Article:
R (ON THE APPLICATION OF BROADCASTING, ENTERTAINMENT, CINEMATOGRAPHIC & THEATRE UNION (BECTU)) v SECRETARY OF STATE FOR TRADE & INDUSTRY 2001 1 WLR 2313 2001 AER (EC) 647 2001 3 CMLR 7 2001 ICR 1152 2001 IRLR 559 2001 ECR I-4881 (C-173/99)

ROYAL LIVER ASSURANCE LTD v MACKEN & ORS 2002 4 IR 427 2002/24/6152

HARBOUR HOUSE LTD v JURKSA UNREP LABOUR COURT 7.4.2008 WTC/07/53

1

JUDGMENT of Mr. Justice Birmingham delivered the 21st day of May 2014

2

1. This case and the case of Ruskys v. Gem Pack Limited & Anor. (Record No. 2013/153 M.C.A.) have, by agreement of all the parties, been heard together, i.e. in sequence one directly after the other. Both cases involve appeals pursuant to s. 28(1) of the Organisation of Working Time Act 1997 ("the Act of 1997"), from the decisions of the Labour Court by employees dissatisfied with the outcome of the proceedings. The point of law claimed to be identified by the appellants is the same point, though obviously the point is raised against different factual backgrounds in each case. In both cases the appellant is dissatisfied with the amount of compensation awarded by the Labour Court. The appellants say that the amount of compensation awarded is inadequate and that its inadequacy reflects a departure by the Labour Court from legal principles that were binding on it.

3

2. It is submitted, by counsel for both appellants, that the Labour Court failed to have regard to and failed to apply the principles of effectiveness, deterrence and proportionality as derived from European law and, in particular, the judgment of the European Court of Justice in Von Colson and Kamann v. Land Nordrhein-Westfalen ( Case C-14/83) [1984] E.C.R. 1891. The appellants submit that this is contrary to the established practice of the Labour Court and to the law in respect of awards of compensation for breaches of minimum working time limits and safeguards. Furthermore, the appellants assert that the Labour Court erred in law in importing a de minimis gloss into its assessment of damages contrary to the principles of effectiveness, deterrence and proportionality, and also contrary to the entitlement to compensation upon the establishment of a breach, without more, as reflected in the judgment of the Court of Justice of the European Union in Fuss v. Stadt Halle (No. 2) ( Case C-429/09) [2011] I.R.L.R. 176.

4

3. The factual background to this case is that the respondent is a limited company involved in the wholesale supply of fruit and vegetables to the catering industry. The appellant, a Polish national, was employed by the respondent since the 25 th May, 2010, and continued to be employed at the time of the Labour Court decision. During the period under consideration, the appellant employee worked as a relief driver for eighteen weeks and was paid €442.48 net per week.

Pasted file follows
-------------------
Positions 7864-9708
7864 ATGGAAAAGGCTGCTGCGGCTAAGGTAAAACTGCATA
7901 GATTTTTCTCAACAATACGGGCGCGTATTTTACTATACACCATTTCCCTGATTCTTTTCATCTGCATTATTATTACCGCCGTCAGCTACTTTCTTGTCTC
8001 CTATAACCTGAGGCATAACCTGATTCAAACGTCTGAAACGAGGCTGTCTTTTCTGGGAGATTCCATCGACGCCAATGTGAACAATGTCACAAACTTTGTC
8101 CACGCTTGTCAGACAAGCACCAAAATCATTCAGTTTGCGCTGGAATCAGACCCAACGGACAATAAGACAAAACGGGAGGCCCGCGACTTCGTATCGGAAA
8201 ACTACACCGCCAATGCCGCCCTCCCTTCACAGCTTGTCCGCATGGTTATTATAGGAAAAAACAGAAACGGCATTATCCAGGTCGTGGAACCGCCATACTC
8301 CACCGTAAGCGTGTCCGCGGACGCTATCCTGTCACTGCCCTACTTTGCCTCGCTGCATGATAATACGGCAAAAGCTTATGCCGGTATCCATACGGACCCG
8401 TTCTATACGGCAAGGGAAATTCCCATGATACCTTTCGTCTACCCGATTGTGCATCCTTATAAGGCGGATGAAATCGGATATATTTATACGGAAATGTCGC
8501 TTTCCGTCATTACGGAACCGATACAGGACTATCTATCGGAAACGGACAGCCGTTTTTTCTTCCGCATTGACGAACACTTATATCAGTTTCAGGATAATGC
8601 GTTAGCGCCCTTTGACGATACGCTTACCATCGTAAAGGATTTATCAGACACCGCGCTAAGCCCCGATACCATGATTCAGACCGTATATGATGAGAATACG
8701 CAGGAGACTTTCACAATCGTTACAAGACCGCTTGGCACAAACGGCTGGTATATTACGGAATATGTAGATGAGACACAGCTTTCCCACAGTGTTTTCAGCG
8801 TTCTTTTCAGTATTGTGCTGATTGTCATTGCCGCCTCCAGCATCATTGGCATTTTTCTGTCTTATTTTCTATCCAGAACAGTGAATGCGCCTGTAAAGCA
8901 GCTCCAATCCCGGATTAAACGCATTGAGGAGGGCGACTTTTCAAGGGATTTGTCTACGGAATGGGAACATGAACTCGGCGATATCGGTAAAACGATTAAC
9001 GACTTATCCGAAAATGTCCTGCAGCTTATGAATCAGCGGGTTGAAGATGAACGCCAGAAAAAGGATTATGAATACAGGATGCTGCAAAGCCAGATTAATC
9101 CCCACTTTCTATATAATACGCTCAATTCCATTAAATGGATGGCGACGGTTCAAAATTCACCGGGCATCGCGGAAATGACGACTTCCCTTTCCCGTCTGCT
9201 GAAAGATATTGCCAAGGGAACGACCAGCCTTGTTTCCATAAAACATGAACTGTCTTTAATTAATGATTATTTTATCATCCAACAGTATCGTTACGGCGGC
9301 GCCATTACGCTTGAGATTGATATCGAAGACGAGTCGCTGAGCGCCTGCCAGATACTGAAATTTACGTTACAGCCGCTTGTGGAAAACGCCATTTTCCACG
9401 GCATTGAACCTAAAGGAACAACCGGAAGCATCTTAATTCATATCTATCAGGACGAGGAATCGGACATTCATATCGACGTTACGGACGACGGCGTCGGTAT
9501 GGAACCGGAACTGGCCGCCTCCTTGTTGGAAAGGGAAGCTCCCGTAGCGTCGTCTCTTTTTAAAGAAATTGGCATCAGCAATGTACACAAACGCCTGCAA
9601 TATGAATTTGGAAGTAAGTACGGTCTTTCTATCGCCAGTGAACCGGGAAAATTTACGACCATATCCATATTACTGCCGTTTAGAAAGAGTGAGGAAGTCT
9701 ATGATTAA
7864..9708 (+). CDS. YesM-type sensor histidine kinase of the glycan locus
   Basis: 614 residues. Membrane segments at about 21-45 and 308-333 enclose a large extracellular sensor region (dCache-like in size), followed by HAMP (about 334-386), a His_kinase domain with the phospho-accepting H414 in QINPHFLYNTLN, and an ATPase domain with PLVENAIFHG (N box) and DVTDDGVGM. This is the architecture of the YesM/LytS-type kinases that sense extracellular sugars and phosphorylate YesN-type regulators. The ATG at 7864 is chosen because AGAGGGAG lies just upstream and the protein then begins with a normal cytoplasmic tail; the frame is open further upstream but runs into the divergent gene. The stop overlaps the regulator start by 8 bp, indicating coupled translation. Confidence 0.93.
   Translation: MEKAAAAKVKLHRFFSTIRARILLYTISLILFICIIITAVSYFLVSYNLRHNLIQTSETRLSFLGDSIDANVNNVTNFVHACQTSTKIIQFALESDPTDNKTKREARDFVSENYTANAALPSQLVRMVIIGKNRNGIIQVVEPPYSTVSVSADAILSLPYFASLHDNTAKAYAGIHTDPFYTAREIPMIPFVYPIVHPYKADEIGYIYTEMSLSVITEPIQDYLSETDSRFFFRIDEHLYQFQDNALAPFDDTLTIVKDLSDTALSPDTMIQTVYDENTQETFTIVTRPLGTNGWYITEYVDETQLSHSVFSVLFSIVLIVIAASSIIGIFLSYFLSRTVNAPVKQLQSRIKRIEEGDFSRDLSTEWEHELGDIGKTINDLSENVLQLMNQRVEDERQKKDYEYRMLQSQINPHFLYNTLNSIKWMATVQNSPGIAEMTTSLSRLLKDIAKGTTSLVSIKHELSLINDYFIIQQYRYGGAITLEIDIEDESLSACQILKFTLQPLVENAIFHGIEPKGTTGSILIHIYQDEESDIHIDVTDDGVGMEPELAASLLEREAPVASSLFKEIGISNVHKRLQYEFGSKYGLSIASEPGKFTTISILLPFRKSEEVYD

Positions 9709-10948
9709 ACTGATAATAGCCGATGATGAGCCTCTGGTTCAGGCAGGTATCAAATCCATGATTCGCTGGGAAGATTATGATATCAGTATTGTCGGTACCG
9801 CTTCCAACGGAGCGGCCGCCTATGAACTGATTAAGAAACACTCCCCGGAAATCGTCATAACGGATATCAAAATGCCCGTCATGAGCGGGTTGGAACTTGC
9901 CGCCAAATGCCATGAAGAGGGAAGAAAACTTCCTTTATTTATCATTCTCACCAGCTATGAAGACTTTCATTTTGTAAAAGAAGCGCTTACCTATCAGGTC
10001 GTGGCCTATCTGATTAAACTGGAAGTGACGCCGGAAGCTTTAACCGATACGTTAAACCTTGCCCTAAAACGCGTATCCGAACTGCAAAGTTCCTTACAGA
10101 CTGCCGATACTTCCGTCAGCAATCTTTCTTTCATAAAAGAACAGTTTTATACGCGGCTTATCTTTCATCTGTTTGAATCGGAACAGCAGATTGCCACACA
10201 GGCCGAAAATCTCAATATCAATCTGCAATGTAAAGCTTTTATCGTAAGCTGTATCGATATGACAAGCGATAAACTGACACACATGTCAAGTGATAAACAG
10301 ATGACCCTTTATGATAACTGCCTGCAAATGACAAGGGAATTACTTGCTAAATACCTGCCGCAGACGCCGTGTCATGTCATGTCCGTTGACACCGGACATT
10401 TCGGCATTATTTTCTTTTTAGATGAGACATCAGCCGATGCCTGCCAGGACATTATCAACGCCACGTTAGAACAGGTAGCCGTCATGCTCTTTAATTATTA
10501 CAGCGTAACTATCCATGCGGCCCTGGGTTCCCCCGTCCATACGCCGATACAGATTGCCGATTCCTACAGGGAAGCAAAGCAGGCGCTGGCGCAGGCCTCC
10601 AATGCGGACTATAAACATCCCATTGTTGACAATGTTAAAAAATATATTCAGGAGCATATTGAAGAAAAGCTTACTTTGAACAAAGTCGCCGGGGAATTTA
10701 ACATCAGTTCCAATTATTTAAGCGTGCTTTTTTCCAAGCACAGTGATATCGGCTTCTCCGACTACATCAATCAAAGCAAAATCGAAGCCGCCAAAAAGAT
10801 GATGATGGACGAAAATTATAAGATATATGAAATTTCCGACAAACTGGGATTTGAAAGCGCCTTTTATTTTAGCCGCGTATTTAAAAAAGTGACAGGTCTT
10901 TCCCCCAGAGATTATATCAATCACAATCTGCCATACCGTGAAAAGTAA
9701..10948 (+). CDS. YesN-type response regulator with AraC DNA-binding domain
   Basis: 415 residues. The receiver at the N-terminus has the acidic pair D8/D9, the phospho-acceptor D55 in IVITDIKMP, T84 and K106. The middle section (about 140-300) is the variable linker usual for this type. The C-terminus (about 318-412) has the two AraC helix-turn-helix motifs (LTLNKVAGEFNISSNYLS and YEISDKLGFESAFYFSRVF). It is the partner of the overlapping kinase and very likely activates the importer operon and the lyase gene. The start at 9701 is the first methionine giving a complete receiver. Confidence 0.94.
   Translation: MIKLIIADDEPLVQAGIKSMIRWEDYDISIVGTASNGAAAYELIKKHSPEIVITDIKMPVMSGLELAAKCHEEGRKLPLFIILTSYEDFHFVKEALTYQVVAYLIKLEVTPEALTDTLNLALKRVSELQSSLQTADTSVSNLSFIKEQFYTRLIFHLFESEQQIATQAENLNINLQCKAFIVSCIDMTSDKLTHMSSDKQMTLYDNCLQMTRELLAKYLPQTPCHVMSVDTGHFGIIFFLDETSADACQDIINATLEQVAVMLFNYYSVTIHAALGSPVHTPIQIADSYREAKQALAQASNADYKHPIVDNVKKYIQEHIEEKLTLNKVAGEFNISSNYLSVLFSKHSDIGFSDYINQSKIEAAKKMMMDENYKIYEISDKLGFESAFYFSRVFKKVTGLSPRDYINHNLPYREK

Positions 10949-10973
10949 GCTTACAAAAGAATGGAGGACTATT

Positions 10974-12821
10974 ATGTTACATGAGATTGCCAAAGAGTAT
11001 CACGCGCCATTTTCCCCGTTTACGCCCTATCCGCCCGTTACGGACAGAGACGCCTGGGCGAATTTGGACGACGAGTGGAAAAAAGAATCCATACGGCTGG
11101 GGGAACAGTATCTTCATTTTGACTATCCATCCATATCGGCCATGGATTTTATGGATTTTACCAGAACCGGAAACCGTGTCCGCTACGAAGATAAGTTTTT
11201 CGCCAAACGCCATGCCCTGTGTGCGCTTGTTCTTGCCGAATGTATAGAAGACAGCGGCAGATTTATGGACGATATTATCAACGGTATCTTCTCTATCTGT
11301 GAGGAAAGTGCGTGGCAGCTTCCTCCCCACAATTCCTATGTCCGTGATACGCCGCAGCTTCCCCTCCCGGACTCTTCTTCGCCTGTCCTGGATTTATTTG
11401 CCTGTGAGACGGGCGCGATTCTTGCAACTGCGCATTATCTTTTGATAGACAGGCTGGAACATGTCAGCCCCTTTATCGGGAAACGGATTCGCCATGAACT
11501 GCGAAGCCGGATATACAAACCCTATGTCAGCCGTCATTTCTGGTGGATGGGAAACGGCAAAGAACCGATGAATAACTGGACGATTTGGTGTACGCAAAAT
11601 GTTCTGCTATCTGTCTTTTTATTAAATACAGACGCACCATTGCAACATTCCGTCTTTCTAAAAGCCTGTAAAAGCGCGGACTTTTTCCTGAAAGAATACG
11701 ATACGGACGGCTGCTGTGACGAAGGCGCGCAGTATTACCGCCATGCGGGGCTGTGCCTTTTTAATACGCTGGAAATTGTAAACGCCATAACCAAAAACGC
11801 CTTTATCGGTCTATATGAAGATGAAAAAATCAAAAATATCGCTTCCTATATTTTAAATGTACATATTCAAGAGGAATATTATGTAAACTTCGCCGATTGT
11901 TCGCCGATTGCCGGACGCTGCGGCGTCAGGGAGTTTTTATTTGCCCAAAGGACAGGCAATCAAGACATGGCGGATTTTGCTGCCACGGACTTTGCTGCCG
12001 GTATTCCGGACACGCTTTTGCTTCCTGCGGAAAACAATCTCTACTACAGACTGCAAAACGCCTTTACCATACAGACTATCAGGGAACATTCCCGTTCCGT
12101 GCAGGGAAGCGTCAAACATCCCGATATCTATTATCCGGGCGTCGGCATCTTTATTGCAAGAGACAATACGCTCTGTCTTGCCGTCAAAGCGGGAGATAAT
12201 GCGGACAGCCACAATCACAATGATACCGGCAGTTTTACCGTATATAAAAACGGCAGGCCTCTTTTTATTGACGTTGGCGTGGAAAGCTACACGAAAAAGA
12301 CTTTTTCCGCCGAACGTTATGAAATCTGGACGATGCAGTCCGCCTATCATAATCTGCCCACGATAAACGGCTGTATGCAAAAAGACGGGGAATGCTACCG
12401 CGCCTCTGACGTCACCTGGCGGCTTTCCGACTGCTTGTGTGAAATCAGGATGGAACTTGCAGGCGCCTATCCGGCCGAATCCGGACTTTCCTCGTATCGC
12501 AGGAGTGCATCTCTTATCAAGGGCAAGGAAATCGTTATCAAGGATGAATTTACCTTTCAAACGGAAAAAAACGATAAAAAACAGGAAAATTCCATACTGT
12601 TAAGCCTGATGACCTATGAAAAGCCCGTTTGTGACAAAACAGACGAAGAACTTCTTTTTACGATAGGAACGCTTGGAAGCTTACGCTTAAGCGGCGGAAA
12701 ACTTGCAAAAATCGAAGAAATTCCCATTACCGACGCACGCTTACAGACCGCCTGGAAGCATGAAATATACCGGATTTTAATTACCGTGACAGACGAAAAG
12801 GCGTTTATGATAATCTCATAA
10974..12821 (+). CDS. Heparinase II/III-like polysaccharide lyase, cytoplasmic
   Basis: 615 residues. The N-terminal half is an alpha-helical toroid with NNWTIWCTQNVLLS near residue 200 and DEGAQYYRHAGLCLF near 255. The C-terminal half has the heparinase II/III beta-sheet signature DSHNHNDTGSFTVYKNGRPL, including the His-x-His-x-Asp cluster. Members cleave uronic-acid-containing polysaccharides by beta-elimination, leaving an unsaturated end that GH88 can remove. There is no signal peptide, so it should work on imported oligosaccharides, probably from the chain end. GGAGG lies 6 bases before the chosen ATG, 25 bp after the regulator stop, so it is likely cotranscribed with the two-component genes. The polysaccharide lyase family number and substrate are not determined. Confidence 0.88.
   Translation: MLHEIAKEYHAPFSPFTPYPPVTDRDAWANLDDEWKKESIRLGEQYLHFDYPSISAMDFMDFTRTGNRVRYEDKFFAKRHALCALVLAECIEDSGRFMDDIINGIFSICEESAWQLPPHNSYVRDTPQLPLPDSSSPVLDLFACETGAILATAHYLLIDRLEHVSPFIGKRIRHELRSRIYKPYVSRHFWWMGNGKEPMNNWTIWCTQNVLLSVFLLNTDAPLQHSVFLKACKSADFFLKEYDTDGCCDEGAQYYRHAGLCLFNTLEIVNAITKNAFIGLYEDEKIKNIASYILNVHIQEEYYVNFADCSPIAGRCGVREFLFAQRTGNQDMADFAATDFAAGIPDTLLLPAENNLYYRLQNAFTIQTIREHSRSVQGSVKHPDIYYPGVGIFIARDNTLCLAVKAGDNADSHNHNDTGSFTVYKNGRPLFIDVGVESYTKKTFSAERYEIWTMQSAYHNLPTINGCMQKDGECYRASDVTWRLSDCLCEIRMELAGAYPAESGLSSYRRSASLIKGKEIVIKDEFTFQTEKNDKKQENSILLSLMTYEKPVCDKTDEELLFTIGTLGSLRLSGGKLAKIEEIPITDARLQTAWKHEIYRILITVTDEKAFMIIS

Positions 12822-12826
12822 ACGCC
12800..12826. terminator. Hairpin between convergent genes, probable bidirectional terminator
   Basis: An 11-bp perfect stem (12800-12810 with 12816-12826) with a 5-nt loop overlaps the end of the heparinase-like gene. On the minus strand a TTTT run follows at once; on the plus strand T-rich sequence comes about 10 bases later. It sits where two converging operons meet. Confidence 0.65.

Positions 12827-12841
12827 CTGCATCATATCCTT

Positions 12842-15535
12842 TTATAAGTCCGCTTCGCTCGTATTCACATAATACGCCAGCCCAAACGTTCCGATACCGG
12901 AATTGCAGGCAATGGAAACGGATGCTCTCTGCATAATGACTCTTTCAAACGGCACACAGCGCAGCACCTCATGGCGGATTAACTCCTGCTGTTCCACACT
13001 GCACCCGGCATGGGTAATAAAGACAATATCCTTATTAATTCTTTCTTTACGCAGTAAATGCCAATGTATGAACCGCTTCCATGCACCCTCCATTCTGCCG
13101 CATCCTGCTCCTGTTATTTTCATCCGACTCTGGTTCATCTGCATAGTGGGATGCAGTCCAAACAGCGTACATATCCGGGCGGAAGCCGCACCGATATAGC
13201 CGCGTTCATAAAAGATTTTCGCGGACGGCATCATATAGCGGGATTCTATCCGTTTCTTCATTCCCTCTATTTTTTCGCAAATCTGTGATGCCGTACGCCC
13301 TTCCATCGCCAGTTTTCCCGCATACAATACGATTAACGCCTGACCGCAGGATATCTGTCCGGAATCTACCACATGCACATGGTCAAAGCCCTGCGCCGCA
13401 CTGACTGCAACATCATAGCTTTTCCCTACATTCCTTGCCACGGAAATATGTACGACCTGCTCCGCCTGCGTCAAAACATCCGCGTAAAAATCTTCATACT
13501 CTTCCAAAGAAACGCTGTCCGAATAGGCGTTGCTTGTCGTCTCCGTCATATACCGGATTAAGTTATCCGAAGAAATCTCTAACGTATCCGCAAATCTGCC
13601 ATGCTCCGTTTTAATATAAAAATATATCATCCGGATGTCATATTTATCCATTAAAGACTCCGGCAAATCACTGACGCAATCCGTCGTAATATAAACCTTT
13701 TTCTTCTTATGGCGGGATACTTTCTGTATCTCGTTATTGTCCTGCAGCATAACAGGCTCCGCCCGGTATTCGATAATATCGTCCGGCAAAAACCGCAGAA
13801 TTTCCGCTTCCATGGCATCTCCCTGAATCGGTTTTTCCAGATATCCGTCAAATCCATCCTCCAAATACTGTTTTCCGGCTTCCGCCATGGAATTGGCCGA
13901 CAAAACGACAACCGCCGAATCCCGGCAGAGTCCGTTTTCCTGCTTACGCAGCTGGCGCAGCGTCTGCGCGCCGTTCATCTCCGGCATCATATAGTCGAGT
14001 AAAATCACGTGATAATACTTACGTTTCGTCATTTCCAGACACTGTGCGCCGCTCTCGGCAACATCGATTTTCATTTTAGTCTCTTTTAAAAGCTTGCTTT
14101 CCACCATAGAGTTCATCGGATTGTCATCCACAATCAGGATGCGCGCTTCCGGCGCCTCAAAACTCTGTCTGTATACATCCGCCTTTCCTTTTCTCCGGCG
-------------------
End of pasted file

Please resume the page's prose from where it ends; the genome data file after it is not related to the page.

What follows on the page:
5

4. The appellant was unhappy with the arrangements in place in relation to the taking of breaks and a complaint was made to the Labour Relations Commission. Written and oral submissions were provided by both parties. The Rights Commissioner issued a decision dated the 29 th January, 2013. The Rights Commissioner concluded that, based on the evidence at hearing and the records produced post-hearing, there had been a relatively small number of occasions when the claimant did not receive his proper break entitlements in breach of s. 12 of the Act of 1997. Interestingly, the Rights Commissioner stated that he did not accept the appellant's evidence in total in that regard. The Rights Commissioner did not accept, on the evidence adduced, that there had been a breach of s. 17 of the Act of 1997. However, so far as s. 12 of the Act was concerned, the complaint was regarded as well-founded and the respondent was required to pay to the appellant the sum of €300 in compensation. The appellant appealed to the Labour Court Of significance is the final paragraph of the written submissions of the appellant to the Labour Court which began:

"The employee would contend that the issue of the level of compensation awarded by the Rights Commissioner, even in respect of Section 12 alone, would not comply with the provisions of Von Colson and Kamann."

6

5. A Labour Court hearing took place on the 17 th May, 2013. The court concluded that the respondent did not have a structure in place by which the appellant could have access to specific dedicated breaks in the course of the working day. The court noted that the respondent's case was that there were normally interruptions in work during which employees took breaks. The Labour Court concluded that while the appellant did avail of some rest during the work interruptions, that did not adequately meet the requirements of s. 12 of the Act of 1997. In relation to s....

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9 cases
  • Case Number: DWT1560. Labour Court
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    ...In support of her contention she citedPiotr Bryszewski -v- Fitzpatricks and Hanleys Limited TIA Caterway and the Labour Court[2014] IEHC 263 where the High Court deemed that compensation of €3,000 was an appropriate level of compensation under the Act. Furthermore, she said that the Complai......